Next stop America.
That is likely to be the goal of New Zealand’s trade negotiators after yesterday’s celebration of the accession of Britain to the Comprehensive and Progressive Trans Pacific Partnership (CPTPP).
Britain’s Trade Secretary Kemi Badenoch signed the agreement at a ceremony in Auckland’s Viaduct with Prime Minister Chris Hipkins and Ministers and officials from all 11 CPTPP nations looking on.
It was appropriate the ceremony was in Auckland because Britain got there with a former New Zealand trade negotiator, Crawford Falconer, overseeing its application negotiations.
Badenoch, a strong advocate of Brexit, said Britain joining the agreement was proof that the country’s doors were open for business.
“Ultimately, our accession to CPTPP shows the world what the UK can achieve as an independent trading nation,” she said.
“Our accession means that the CPTPP becomes a truly global community spanning Asia, the Americas and now Europe, too.
“Our membership opens new opportunities and markets for British businesses, allowing them to benefit from the global economic tilts towards the Indo-Pacific.”
But for all the self-congratulatory booster-talk, the reality is the fact that Britain has joined will have little impact on New Zealand, which already has a free trade agreement with the UK which offers more than the CPTPP agreement.
Other countries taking part in the CPTPP’s Commission talks yesterday afternoon were more enthusiastic.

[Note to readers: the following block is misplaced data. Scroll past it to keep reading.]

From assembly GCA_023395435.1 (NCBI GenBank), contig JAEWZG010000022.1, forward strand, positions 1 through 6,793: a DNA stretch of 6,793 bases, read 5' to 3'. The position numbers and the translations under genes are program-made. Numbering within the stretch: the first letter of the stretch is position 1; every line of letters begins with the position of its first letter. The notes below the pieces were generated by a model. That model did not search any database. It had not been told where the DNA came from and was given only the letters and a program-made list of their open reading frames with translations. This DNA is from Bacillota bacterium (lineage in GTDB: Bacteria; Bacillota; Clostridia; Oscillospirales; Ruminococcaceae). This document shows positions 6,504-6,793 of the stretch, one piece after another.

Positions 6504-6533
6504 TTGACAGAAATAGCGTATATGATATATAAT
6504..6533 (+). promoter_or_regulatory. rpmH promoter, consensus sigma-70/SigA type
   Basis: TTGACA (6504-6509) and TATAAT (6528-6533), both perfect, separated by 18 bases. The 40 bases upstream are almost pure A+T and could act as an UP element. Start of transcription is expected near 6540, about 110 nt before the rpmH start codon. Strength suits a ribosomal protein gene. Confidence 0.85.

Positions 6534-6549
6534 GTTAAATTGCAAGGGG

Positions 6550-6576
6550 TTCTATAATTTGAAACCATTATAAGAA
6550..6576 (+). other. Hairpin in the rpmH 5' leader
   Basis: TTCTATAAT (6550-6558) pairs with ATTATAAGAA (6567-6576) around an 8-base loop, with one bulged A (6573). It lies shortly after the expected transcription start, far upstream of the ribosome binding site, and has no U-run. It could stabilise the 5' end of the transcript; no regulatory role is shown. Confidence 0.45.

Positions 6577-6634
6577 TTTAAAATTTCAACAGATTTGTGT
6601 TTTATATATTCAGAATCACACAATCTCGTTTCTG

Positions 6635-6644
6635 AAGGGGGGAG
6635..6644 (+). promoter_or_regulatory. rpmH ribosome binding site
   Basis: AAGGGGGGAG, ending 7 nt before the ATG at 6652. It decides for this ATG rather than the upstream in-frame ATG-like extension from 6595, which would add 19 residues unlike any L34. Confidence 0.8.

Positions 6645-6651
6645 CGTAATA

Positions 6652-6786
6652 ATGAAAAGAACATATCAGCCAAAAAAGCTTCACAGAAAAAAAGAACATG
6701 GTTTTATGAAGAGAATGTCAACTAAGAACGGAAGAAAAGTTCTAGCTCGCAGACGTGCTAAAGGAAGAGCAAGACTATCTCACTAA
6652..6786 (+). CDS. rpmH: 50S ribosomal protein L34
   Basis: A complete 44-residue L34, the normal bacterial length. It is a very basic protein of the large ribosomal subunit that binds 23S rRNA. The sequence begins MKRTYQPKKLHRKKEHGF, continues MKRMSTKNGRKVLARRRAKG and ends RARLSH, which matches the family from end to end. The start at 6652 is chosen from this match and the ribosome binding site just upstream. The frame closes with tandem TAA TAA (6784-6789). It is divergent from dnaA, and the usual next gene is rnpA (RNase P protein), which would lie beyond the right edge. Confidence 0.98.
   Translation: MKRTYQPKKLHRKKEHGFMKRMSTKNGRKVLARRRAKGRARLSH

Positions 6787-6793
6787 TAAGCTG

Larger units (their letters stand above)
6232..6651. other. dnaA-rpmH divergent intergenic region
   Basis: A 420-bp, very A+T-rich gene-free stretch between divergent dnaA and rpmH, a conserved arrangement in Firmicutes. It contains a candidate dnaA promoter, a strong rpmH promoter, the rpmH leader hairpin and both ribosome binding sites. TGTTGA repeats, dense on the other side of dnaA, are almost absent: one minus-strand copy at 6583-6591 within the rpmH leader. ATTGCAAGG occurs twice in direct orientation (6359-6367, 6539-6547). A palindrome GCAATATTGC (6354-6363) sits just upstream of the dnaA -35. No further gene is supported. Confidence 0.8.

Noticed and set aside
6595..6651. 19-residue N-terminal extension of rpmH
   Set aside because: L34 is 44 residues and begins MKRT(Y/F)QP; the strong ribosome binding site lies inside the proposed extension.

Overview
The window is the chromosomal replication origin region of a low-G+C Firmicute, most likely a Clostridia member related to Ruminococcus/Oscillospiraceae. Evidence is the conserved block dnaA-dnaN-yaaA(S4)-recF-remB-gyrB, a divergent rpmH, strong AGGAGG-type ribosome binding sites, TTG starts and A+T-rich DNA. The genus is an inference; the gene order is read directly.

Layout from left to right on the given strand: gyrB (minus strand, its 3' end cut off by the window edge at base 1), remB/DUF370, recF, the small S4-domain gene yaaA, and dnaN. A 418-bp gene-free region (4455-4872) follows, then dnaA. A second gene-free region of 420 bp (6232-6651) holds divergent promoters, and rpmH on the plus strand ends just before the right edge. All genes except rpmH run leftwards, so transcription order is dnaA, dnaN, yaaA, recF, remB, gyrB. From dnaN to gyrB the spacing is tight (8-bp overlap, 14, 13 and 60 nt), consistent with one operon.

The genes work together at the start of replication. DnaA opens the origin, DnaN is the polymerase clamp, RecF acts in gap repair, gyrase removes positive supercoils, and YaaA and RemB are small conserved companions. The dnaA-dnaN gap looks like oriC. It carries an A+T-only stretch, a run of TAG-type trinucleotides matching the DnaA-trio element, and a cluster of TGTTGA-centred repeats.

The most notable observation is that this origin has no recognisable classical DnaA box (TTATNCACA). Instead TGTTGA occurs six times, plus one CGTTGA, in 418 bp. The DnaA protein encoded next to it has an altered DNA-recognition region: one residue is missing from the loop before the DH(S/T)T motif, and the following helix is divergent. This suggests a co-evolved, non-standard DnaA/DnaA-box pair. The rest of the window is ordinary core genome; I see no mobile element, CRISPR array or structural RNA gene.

Singapore’s Trade Minister, Gan Kim Yong, a close ally of New Zealand inside the CPTPP discussions, said the UK’s entry into the TPP would add economic heft to the agreement and bring new opportunities for the region’s businesses and our people.
“The UK’s accession to the CPTPP is a strong statement and testament to the UK’s continued support of the rules-based trading system and demonstrates members’ desire to see the agreement remain open and inclusive,” he said.
“But at the same time, it is also important that ACP, GBP remains forward-looking, future proof and fit for purpose to meet the evolving needs of our businesses and our people.”
Trade Minister Damien O’Connor is leading a review of the CPTPP and how it might be adjusted to meet Gan’s hopes that it be forward-looking.
“Issues around digital trade are evolving all the time, and so we have to ensure that opportunities for small and medium enterprises, for women and for Indigenous people across all member states are improved,” he said.
“We’ve made general commitments, but in the five years, there’s much has moved on, and so there is widespread consensus that we need to undertake the review.
“The terms of reference will be something that officials will be working on over the next few months.”
They will also be considering six more countries who are lining up to join the agreement.
That list most notably includes China, but because the agreement countries work by consensus and because Japan and Australia have already indicated they might oppose China joining, its application looks like being a long shot.
O’Connor said that China would have to conduct separate negotiations with each member country to assure them it could meet the standards contained within the CPTPP.